California's Portrait of the Movement - A Closer Look At Charter School Academic Performance

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Education reform has taken center stage in many debates around the nation over the past couple of years, as parents, students and communities demand better educational outcomes for all students from public schools.

Generating those better outcomes while closing the achievement gap between low-income and affluent students is a daunting challenge but not an impossible one. Members of the California Charter Schools Association believe, like I do, that we must be relentless in our pursuit of ever-higher academic performance if charter schools are to contribute even more significantly to making high-performing schools a reality for every student in California.

For almost two decades, charter schools in California have offered parents, students and communities options for a better education. Our state now has the largest concentration of charters in the country. At 912 schools, we saw our most significant growth ever this school year, with 115 charters opening across the state. But growth alone isn’t enough.

While we know the state has some of the best charter schools in the country, we are also aware that there are weaknesses within the movement. That is why the California Charter Schools Association is taking unprecedented and proactive steps to ensure that all students attending charter schools are getting an education that will help them succeed as adults.

This week our first annual Portrait of the Movement report, which details the academic performance of charter schools, provides a framework to press for higher accountability for low-performing charters. The report reveals reasons for great optimism in the areas where charter schools are excelling and for greater resolve in the areas where charter schools need to improve.

The most significant finding in Portrait of the Movement is that California charter schools are accelerating the closure of the achievement gap between low-income and affluent students. This finding is supported with ample evidence that charter schools serving low-income populations are generating better academic results than traditional public schools serving students with similar demographics.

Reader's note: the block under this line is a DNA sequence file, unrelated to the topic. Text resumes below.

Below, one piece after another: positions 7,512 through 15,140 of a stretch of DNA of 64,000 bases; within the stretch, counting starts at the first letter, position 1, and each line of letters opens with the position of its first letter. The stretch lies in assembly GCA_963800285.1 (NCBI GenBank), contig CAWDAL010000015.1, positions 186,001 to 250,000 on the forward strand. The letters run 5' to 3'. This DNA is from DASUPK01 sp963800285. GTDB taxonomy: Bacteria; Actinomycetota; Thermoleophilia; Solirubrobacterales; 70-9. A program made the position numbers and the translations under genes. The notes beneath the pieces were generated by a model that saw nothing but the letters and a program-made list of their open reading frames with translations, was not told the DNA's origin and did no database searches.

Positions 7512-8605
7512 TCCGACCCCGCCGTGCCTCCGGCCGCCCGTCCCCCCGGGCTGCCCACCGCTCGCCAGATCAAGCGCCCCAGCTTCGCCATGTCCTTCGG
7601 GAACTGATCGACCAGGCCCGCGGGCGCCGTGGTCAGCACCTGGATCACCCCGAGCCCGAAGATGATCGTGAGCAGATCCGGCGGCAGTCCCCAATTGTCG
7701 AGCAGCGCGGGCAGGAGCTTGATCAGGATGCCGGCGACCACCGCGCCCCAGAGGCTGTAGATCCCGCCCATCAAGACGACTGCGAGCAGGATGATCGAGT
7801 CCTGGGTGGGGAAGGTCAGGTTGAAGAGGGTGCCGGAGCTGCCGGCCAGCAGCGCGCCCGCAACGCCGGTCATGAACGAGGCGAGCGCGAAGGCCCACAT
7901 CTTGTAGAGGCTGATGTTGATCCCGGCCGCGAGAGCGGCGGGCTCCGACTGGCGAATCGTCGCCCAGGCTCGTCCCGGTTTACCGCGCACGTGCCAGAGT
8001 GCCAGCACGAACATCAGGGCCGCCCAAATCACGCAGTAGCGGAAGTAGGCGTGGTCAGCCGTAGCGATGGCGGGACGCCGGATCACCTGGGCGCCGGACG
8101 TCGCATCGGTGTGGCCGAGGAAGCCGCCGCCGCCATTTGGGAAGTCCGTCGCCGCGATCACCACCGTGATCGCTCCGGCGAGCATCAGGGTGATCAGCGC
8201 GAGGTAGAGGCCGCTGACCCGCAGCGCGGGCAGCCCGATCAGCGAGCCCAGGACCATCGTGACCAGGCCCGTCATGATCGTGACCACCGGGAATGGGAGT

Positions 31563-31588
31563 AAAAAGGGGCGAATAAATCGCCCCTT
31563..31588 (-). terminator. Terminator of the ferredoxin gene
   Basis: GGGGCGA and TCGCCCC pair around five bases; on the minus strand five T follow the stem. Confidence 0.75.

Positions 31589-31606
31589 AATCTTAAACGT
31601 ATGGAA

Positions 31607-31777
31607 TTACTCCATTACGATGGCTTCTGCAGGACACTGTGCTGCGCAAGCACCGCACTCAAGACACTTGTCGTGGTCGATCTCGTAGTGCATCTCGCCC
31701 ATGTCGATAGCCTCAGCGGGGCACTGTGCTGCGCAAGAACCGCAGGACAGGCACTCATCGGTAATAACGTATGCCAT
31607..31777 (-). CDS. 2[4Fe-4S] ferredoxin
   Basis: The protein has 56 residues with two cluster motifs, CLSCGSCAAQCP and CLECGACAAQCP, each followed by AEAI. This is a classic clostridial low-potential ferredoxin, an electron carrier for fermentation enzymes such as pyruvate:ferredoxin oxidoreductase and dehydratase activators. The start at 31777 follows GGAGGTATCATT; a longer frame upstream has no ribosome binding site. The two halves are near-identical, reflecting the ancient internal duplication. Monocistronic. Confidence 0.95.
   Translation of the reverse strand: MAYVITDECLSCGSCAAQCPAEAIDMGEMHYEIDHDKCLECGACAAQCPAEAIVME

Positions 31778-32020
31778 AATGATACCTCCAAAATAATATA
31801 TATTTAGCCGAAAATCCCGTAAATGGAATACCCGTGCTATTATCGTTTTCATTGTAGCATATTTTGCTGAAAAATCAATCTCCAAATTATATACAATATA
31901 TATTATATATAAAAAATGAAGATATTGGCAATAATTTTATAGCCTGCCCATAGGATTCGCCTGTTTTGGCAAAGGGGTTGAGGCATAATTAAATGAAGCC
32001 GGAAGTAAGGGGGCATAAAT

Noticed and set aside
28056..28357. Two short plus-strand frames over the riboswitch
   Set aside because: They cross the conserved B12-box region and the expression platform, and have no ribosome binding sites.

These results are cause for celebration, proving that charters are breaking the link between poverty and under-performance. For far too long, too many within our traditional public school system have believed that poverty and underperformance are inexorably linked and there is little schools can do to help students overcome the various social barriers they face. This paralyzing belief – undergirded by a self-perpetuating view that only some students, and not all students, are actually able to learn at high levels – has been used by many as justification for the various objections they raise to proposed reforms of our public education system. The performance of California’s charter schools – from classrooms in South Los Angeles to Oakland and San Diego to Sacramento – demonstrates that the possibility of transformational change is within our grasp if we have the courage to embrace reforms which serve the interests of students.

Another important finding with Portrait of the Movement is more charter schools are over-performing than under-performing, and that, in terms of numbers of students served, more than two times as many students attend over-performing than under-performing schools. We are also encouraged to see that the number and proportion of under-performing charters appears to be decreasing over time.

With that said, the Portrait of the Movement also clearly reveals that there are simply too many underperforming charter schools and we must as a movement act with commensurate courage to improve academic accountability systems.

While current state law calls on charter authorizers—school districts, county offices of education, and the State Board of Education—to close schools that have not met minimum academic requirements, the process has not been a consistent one, and under-performing charters have slipped through the cracks. CCSA is proactively working to close these loopholes and has established minimum performance criteria for charter renewal to ensure that charters are delivering on the promise of a high-quality education for all students in California,

In tandem with the release of Portrait of the Movement, CCSA is activating a series of Web-enabled tools to help families and the public understand the picture of performance for every single charter in California that opened before fall of 2010. An interactive map provides the public access to the performance record of all charter schools as well as all traditional public schools in their surrounding areas, giving families for the first time a highly detailed look of the options available to them based on a measure that renders a picture of added value.


Submitted by Jed Wallace, President and CEO, California Charter Schools Association

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